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How is Netflix dodging taxes?

Netflix is one of the world’s largest and popular content streaming platform with over 169 million users. With total revenue of $ 4 Billion, one expects Netflix to pay taxes in millions. But, just like other major Silicon Valley Companies, Netflix has paid $ 0 Tax in U.S. in 2018.


Netflix paid $0 in taxes in 2018.

Senator Sanders has been very vocal about his feelings towards the loophole exploiting companies. Bernie said, “$8.99 Netflix subscription is more than the company paid in federal income taxes last year (nothing),“. If that wasn’t enough, Sanders also lashed out at tech behemoth Amazon for avoiding taxes.

The online content streaming services like Netflix and Amazon prime are considered a Luxury in India. However, the ‘Netflix Culture’ is getting mainstream day by day. Netflix India had a revenue of INR 466 Crores in the fiscal year 2019-2020. If the trends continue, India could be Netflix’s biggest market ever. Still, these companies have been using legal loopholes to avoid taxes.


How are countries Taxing these companies?

Although on paper, slashing the Corporate Tax seems the pretty obvious and go-to choice, Netflix’s case in the U.S. suggests otherwise. Reducing corporate tax from 35% to 21% didn’t work for the U.S. as companies always found buffer around it.

According to several Senior Senators, Corporate Taxation has been a continuous issue for a very long time. But this is changing, several countries are coming down hard on these loopholes. France, introduced a ‘Digital Service Tax’ under which a flat 3% tax will be levied on Tech companies doing business in France. Sounds Familiar? Because it is, India levied a ‘2 % Equalization Tax’ on any tech/digital company doing business in India.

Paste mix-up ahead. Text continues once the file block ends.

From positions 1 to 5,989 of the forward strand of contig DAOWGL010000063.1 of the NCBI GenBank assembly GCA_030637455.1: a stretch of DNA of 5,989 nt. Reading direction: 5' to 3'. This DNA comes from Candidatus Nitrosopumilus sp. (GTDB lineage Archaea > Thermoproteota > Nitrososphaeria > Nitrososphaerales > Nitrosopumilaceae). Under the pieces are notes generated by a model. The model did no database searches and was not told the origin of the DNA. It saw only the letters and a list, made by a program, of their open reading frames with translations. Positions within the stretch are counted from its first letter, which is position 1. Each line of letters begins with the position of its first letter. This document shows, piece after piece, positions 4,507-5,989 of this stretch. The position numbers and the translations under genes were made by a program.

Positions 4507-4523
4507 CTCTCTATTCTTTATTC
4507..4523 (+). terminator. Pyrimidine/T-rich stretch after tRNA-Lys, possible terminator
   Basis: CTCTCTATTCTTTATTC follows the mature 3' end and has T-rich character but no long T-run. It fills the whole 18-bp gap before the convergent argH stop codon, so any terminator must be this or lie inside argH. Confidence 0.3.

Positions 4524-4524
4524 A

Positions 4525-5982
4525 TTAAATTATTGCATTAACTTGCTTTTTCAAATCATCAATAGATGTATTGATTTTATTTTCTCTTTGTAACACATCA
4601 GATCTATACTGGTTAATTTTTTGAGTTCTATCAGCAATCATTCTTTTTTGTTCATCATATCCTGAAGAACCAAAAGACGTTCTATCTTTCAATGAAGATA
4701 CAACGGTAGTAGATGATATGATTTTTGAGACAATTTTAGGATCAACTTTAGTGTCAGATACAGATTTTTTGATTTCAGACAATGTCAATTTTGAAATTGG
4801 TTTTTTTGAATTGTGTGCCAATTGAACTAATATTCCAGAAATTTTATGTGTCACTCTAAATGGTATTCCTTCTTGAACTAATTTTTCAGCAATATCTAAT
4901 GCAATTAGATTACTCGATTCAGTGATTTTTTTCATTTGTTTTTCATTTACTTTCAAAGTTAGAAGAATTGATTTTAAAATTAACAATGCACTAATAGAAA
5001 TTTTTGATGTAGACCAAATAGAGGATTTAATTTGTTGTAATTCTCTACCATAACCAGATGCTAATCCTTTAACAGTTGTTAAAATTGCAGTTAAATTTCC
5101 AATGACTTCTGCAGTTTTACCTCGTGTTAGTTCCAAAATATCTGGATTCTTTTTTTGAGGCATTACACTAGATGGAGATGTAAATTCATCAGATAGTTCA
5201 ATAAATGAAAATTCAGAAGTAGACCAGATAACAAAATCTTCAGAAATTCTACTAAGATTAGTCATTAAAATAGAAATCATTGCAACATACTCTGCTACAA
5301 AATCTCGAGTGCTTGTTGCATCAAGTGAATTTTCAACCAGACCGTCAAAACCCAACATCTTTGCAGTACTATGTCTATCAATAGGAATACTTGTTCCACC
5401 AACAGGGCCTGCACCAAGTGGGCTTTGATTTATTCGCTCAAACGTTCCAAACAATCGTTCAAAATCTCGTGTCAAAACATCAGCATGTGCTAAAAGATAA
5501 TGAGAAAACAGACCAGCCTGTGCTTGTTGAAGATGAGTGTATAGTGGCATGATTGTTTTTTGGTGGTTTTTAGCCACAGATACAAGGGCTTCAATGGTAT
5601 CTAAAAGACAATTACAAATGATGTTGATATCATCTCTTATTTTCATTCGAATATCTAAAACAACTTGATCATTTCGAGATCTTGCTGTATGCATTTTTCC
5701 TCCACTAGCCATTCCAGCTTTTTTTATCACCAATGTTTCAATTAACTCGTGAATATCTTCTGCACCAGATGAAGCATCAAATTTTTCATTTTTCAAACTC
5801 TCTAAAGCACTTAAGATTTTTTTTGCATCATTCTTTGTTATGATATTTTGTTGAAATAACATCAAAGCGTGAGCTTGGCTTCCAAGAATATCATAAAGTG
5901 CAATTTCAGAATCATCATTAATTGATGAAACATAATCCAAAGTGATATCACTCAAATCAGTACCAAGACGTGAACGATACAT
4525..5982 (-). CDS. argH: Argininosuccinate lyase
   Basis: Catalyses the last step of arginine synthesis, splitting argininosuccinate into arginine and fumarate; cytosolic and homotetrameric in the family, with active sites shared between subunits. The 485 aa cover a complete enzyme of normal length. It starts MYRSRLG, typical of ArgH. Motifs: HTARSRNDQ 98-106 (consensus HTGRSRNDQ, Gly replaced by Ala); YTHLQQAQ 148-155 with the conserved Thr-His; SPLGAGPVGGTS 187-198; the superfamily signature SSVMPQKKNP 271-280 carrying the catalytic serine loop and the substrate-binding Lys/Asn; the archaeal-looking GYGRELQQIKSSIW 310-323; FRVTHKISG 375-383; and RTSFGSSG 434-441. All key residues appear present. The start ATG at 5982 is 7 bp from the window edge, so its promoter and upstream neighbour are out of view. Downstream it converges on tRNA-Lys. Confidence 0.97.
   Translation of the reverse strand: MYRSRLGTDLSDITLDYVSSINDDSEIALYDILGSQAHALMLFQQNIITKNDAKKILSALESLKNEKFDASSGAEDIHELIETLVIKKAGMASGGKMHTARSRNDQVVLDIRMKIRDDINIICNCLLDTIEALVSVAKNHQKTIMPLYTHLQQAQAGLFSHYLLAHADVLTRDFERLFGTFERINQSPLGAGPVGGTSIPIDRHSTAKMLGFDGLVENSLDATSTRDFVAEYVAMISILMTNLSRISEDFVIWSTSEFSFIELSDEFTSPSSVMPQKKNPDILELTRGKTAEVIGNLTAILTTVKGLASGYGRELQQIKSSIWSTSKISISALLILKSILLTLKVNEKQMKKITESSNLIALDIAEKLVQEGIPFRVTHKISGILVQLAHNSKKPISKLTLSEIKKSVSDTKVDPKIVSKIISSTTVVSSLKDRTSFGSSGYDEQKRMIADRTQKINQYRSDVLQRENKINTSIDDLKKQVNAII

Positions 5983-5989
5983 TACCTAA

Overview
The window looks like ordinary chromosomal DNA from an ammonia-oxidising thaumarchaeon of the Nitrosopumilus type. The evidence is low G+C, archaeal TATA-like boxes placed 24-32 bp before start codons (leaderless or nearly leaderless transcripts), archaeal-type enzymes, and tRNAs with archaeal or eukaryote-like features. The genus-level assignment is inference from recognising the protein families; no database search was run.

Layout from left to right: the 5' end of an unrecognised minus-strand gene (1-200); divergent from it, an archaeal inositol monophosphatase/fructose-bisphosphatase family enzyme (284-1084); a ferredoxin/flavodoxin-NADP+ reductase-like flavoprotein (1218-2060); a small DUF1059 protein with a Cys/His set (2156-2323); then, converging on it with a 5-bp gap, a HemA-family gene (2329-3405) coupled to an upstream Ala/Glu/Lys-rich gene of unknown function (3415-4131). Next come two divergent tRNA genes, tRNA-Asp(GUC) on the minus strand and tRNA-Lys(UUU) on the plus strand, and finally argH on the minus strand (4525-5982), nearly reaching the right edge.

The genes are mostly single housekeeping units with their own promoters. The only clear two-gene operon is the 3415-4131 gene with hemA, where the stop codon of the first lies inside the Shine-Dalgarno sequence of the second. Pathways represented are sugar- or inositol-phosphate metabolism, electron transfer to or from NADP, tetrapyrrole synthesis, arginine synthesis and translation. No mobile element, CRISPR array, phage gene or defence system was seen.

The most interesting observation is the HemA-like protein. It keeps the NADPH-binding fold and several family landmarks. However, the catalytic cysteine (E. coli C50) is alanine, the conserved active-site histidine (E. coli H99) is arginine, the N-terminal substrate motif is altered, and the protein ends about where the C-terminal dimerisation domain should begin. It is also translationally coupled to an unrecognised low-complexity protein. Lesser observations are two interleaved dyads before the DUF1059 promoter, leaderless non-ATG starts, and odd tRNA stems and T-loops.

How did Netflix do it?

In 2018, Netflix posted a profit of $ 845 million. Rationale governs that Netflix should pay $ 177 million i.e 21% in Taxes to the U.S. Government. Just like major Silicon Valley Tech Giants, Netflix has been using legal loopholes to avoid taxes.

The US Government has a ‘Double Taxation Treaty’ with several nations to protect the interests of the companies. These treaties allow companies to claim a ‘Tax Rebate’ if they have already paid taxes in other nations.

Netflix used this loophole to its advantage. Not only it benefited from the Double Taxation Treaty, but it also claimed Tax Rebate for future ‘Tax Purposes’.

According to the 10-K Report mandated by the U.S. Securities and Exchange Commission, companies are allowed to provides tax income information that is geographically specific. Unsurprisingly Netflix’s ‘Foreign Tax Provision’ of $ 133 million was pretty close to the $ 131 million Tax paid by Netflix.


Netflix ‘Cruising’ on tax havens

Apart from the ‘Double taxation treaty’, Netflix has been recently accused of using Tax Havens like Netherlands to further save on taxes. If news reports are to be believed, Netflix moved somewhere around $ 330 million in tax havens. According to reports, only 4 million euros were paid to the Ducth, while Neflix used 3 BV accounts to transfer money.

Using safe havens to save on taxes has been a major business practice for a long time. The Cruise industry has also been avoiding taxes in the US for decades. Most of the famous companies have been registered in tax havens like Bahamas, Malta and Panama for Tax-Deferring reasons.


Why do Tax Revenues from Online companies matter so much?

India is the second most populous country in the world. We have the highest number of growing middle class people. On top of that we are among the youngest nations in the world. These important Socio-Economic traits have made India a huge market for global corporations.

Companies like Amazon, Facebook and Netflix are spending millions on marketing their products to India’s novel consumer base. Netflix’s subscriber count has risen from 1.2 million to 2 million in just one year. If the trend continues, India will soon overtake U.S. subscribers i.e 60 million. Hence, It will become very important for India to extract tax revenues from digital companies.

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